• One reason for pessimism: The same ownership, front office and coaching staff that got them to this point are still in charge moving forward.

What is there to really say about this team that hasn't already been said? This season has been a total failure. They have tied the all-time record for most consecutive defeats with 28 and are on pace for the worst record by any team since the league moved to an 82-game season. They've been beset by injuries and there's not even enough growth from the young players to show for all the losing. Perhaps nothing summed up the mess in Detroit better than Monty Williams' comments after a narrow loss to the Rockets earlier this month. With Cade Cunningham sidelined due to a knee injury, Williams finally let second-year guard Jaden Ivey operate as a primary ball-handler. 

"We had a big meeting as an organization, and we looked at the numbers from all of our players, from a roster analysis standpoint, and that's the one thing I haven't tried this year that everyone was somewhat curious about," Williams said. "I had to eat it. I was like, 'Well, I haven't done it. I have to at least give him a shot.' We fell into it tonight, and I kind of kicked myself for not doing it earlier."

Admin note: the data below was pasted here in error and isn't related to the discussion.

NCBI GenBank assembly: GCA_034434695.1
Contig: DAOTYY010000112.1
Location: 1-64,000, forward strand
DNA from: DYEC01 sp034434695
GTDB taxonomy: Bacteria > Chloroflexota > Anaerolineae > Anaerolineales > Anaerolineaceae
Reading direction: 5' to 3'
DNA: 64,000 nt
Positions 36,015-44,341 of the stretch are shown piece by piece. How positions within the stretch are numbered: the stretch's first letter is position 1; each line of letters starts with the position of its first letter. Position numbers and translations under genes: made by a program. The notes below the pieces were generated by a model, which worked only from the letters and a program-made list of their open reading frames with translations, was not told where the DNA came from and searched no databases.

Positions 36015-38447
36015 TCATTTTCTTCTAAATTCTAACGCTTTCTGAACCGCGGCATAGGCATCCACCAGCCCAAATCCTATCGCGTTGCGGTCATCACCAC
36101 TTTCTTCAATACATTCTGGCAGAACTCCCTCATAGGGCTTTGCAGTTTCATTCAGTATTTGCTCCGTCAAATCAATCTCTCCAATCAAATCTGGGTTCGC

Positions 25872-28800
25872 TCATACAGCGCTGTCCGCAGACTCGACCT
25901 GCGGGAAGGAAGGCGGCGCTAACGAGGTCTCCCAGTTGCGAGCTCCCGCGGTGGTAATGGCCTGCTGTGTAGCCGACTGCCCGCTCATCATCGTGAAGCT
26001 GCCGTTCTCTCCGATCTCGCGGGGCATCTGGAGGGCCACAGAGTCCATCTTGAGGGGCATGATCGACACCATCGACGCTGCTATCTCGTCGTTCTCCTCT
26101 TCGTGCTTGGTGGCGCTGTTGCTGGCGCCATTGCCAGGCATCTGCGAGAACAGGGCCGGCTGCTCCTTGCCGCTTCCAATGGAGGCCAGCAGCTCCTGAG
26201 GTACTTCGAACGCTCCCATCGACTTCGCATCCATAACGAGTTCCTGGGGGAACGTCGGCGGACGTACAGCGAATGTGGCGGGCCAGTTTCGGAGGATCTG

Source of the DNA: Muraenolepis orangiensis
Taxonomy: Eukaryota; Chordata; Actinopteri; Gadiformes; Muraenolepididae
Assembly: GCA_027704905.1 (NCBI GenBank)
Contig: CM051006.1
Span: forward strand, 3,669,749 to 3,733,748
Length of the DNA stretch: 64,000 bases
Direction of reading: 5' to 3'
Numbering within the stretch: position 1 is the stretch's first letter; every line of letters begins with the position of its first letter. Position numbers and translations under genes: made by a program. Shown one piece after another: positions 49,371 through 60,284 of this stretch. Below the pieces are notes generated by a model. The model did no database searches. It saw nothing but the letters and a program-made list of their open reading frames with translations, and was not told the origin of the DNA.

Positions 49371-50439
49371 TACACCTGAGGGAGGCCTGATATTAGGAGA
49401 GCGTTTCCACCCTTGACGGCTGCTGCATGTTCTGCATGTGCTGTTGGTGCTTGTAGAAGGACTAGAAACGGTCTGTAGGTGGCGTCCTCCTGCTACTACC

That was Game 39 and Williams was given a six-year, $78 million deal last summer. -- Maloney

Golden State Warriors: D

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  • Record: 18-22
  • The basics: 13th in offense, 24th in defense, 19th in net rating (-1.2)
  • One notable stat: The Warriors' regular starting lineup from last year – the best five-man unit in the NBA – has a minus-8.8 net rating in almost 140 minutes this season.
  • One reason for optimism: Draymond Green is back and Andrew Wiggins is showing signs of life. If those two get on track, Golden State could once again become a threat.
  • One reason for pessimism: Even if you convince yourself that Green will solve the defensive issues, the Warriors still lack a legitimate second offensive option and it's hard to see where that comes from if they don't make a needle-moving trade.